China’s leading Virtual Reality (VR) headset maker DeePoon unveiled new VR products at CES in Las Vegas in January to get ahead of the game.
DeePoon is speeding up to stay competitive with foreign companies. They told AllChinaTech on Thursday that they have completed a crowdfunding campaign on Taobao for their new headset DeePoon Kankan. DeePoon collected about RMB 5.4 million (USD 825,000) from 46,410 buyers within 40 days.
“The market share of our DeePoon VR helmet E series reached 63% in January,” Chen Zhaoyang, founder and CEO of DeePoon, told AllChinaTech.
Chen was the former R&D manager for Intel China. He founded the company in Shanghai in 2014. More than half of their 100 employees are engineers and developers from large tech companies including Apple, Baidu and Tencent.
The company’s valuation has now reached USD 830 million. They landed USD 30 million from download manager Xunlei and mobile game developer Kingnet in Series B financing in December 2015. DeePoon will be able to use Xunlei’s technology in its content distribution network and cooperate with Kingnet to develop VR games. Animation and culture company Alpha also invested in the company and became its strategic partner at the end of last year to further collaborate in animation production, film production and game development.
DeePoon’s main products include the Virglass series and E series VR helmets, which feature Active Matrix/Organic LED (AMOLED) display screens.
“DeePoon is the only Chinese VR headset maker that has an OLED display screen supply from Samsung,” Chen said. “The E2’s parameters are as good as the Oculus Rift DK2.”
The specs seem to back up his claim. The DeePoon E2 has a refresh rate of 75 Hz, the same as the Oculus Rift DK2. The E2 also has a slightly wider field of view (FOV) of 120°, compared to the DK2’s 100° FOV. Most of the DK2’s VR content is also compatible with the E2. The price of a DeePoon E2 is only RMB 1,799 (USD 276), compared to USD 350 for an Oculus Rift DK2.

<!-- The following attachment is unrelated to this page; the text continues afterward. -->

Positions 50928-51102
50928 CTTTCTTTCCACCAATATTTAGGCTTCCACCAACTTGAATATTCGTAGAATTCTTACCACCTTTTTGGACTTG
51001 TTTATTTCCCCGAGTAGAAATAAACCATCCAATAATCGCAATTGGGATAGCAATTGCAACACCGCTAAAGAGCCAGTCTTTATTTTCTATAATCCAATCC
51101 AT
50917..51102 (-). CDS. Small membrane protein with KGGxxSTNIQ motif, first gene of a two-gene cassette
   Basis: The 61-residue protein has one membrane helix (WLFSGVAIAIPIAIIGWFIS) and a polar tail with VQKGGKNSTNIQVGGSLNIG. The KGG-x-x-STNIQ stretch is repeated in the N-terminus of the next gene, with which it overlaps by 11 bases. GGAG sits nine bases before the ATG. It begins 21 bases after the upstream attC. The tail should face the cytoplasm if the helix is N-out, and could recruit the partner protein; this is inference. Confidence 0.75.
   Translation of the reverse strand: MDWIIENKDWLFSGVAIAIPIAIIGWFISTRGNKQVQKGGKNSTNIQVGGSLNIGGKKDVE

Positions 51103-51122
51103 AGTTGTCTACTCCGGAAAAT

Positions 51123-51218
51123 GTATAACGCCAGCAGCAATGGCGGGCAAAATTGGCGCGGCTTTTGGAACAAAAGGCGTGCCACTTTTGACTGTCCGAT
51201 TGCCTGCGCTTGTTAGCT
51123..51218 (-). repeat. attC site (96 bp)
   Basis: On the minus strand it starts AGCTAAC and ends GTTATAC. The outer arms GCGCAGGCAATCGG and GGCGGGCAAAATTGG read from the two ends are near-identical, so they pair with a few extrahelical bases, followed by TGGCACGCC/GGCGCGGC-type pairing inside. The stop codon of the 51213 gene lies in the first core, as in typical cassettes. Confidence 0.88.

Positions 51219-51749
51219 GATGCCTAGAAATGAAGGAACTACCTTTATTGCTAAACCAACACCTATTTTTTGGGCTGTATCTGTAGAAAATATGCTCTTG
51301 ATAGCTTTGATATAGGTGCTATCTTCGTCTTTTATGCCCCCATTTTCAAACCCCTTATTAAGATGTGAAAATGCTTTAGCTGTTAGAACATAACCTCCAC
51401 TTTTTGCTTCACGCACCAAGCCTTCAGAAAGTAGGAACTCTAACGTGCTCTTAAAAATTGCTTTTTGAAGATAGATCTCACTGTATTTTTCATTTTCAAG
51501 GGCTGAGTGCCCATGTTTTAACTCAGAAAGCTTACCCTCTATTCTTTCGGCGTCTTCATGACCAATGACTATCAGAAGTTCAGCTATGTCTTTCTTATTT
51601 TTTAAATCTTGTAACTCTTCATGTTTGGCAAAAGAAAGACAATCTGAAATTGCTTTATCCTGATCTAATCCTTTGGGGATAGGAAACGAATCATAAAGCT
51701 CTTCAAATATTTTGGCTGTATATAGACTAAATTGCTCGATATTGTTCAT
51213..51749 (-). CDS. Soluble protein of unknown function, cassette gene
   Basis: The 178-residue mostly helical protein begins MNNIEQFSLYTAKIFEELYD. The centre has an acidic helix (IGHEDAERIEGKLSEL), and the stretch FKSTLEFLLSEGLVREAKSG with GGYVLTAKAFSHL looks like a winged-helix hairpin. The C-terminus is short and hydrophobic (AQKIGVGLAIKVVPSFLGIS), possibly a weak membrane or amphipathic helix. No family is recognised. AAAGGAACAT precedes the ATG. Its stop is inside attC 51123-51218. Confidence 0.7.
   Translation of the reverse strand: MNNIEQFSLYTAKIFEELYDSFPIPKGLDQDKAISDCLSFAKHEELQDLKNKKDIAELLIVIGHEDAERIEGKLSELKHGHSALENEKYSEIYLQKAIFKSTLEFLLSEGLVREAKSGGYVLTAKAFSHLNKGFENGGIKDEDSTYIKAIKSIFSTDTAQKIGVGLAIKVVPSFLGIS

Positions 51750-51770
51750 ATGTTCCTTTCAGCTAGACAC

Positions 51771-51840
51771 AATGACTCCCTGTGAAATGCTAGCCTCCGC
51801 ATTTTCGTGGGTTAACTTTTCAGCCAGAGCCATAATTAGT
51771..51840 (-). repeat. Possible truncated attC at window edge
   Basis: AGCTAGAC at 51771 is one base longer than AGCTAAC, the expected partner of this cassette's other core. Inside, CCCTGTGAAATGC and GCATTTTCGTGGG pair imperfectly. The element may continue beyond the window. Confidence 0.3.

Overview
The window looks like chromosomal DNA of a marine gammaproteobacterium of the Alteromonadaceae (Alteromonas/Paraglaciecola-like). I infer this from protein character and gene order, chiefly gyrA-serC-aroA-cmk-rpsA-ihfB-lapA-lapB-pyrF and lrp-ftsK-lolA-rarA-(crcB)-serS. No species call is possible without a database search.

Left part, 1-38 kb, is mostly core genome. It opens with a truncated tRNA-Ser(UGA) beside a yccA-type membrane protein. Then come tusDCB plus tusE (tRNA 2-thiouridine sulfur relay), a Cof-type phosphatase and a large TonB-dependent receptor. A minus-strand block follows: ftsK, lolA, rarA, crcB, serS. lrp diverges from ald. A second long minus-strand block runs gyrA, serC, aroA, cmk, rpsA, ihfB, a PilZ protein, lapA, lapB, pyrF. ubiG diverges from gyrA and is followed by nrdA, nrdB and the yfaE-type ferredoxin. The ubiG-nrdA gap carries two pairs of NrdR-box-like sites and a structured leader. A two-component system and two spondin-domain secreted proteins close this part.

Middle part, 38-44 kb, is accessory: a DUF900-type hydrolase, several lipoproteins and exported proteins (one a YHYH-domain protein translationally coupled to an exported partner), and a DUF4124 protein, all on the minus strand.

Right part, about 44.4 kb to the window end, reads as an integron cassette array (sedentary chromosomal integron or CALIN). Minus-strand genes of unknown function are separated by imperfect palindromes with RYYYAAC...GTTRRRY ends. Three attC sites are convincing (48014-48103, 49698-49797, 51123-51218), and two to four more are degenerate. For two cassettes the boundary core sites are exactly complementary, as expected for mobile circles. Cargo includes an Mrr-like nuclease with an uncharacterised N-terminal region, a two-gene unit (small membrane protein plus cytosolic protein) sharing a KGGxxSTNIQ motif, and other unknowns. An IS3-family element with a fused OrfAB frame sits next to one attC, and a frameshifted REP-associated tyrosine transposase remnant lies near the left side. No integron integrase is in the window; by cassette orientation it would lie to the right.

DeePoon values VR content development. DeePoon has its own VR content distribution platforms – the mobile app 3Dbobo and the PC software DeePoonzhushou. 3Dbobo now has over two million registered users and 50,000 daily active users, according to the company. Chen said they are working with over 100 domestic and overseas gaming companies including Tencent Interactive Entertainment, Unreal Engine and Unity Technologies, and many Chinese video companies including iQIYI, PPTV and Dreamerkr.
Not only DeePoon, but larger Chinese VR developers BaofengMojing, Ling VR and 3Glasses are also exploring VR hardware and content distribution. Still, international VR headsets including Oculus Rift, Play Station VR, Gear VR and HTC Vive are getting more competitive in the market.
“It’s a good thing that foreign competitors entered the Chinese market first. They have educated Chinese consumers about VR,” Chen said. “Chinese companies are not as far behind as people think. We have the local advantage. As long as we can produce good devices, we are able to compete with foreign giants.”
Most Chinese VR companies started with low-cost Google Cardboard-esque VR headsets. Chen said it is because most Chinese consumers will not hesitate to pay RMB 100 or so for a mobile VR device, but are reluctant to buy much more expensive gaming devices. He also said the fast development of China’s smartphone industry, led by companies including Huawei, Xiaomi and Lenovo, has contributed to the spread of mobile VR devices.
Because the performance of Chinese smartphones have improved quickly, mobile VR devices with comparatively low prices have their advantages, according to analysts from Chinese research group iResearch. And all-in-one VR devices with a better sense of immersion will dominate the market as long as the consumer market has matured. Mobile VR devices are expected to become the mainstream of the Chinese VR market in its early stage, says iResearch.
“China will see around ten million shipments of mobile and all-in-one VR devices in 2016, while Western markets will be more focused on PCs and game consoles,” said Chen.
“The next five years will be a golden age for VR development, and technology will be the key factor. It’s important for us to maintain China’s leading position in VR technology.”
Last Tuesday, Beijing-based VR startup ANTVR announced its cooperation with the founder of Frog Design and former Apple designer Hartmut Esslinger, adding to the intense competition in China’s VR market.
Read our VR story series here.
(Top photo from DeePoon.com)